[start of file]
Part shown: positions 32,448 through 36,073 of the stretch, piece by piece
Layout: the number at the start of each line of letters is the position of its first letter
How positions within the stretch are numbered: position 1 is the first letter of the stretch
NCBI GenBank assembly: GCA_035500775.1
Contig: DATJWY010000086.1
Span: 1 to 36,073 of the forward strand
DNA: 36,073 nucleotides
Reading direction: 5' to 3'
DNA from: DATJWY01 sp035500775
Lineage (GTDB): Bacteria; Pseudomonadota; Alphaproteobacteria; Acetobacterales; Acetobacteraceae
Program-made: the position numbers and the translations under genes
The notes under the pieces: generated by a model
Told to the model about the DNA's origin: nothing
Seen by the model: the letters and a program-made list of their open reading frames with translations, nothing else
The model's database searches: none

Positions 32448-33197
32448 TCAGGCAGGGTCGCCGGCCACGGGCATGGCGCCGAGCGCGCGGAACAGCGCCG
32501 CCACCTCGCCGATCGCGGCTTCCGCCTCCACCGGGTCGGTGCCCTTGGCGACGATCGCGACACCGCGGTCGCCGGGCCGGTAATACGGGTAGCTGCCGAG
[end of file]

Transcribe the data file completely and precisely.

Part shown: positions 32,448 through 36,073 of the stretch, piece by piece
Layout: the number at the start of each line of letters is the position of its first letter
How positions within the stretch are numbered: position 1 is the first letter of the stretch
NCBI GenBank assembly: GCA_035500775.1
Contig: DATJWY010000086.1
Span: 1 to 36,073 of the forward strand
DNA: 36,073 nucleotides
Reading direction: 5' to 3'
DNA from: DATJWY01 sp035500775
Lineage (GTDB): Bacteria; Pseudomonadota; Alphaproteobacteria; Acetobacterales; Acetobacteraceae
Program-made: the position numbers and the translations under genes
The notes under the pieces: generated by a model
Told to the model about the DNA's origin: nothing
Seen by the model: the letters and a program-made list of their open reading frames with translations, nothing else
The model's database searches: none

Positions 32448-33197
32448 TCAGGCAGGGTCGCCGGCCACGGGCATGGCGCCGAGCGCGCGGAACAGCGCCG
32501 CCACCTCGCCGATCGCGGCTTCCGCCTCCACCGGGTCGGTGCCCTTGGCGACGATCGCGACACCGCGGTCGCCGGGCCGGTAATACGGGTAGCTGCCGAG